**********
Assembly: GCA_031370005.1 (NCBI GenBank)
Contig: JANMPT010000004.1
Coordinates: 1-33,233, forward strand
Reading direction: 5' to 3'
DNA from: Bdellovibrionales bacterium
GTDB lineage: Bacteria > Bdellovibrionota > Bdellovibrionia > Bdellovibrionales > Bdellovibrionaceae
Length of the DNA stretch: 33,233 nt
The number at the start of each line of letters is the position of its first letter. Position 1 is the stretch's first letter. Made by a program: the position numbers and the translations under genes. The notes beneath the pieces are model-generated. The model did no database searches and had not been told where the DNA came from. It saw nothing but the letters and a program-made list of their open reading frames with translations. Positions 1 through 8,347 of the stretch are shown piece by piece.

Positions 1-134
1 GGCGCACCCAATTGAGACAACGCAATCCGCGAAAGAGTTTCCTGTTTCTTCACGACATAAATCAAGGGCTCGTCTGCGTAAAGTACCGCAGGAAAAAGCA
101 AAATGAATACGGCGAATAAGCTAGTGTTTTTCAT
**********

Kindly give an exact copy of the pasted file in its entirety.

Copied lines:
Assembly: GCA_031370005.1 (NCBI GenBank)
Contig: JANMPT010000004.1
Coordinates: 1-33,233, forward strand
Reading direction: 5' to 3'
DNA from: Bdellovibrionales bacterium
GTDB lineage: Bacteria > Bdellovibrionota > Bdellovibrionia > Bdellovibrionales > Bdellovibrionaceae
Length of the DNA stretch: 33,233 nt
The number at the start of each line of letters is the position of its first letter. Position 1 is the stretch's first letter. Made by a program: the position numbers and the translations under genes. The notes beneath the pieces are model-generated. The model did no database searches and had not been told where the DNA came from. It saw nothing but the letters and a program-made list of their open reading frames with translations. Positions 1 through 8,347 of the stretch are shown piece by piece.

Positions 1-134
1 GGCGCACCCAATTGAGACAACGCAATCCGCGAAAGAGTTTCCTGTTTCTTCACGACATAAATCAAGGGCTCGTCTGCGTAAAGTACCGCAGGAAAAAGCA
101 AAATGAATACGGCGAATAAGCTAGTGTTTTTCAT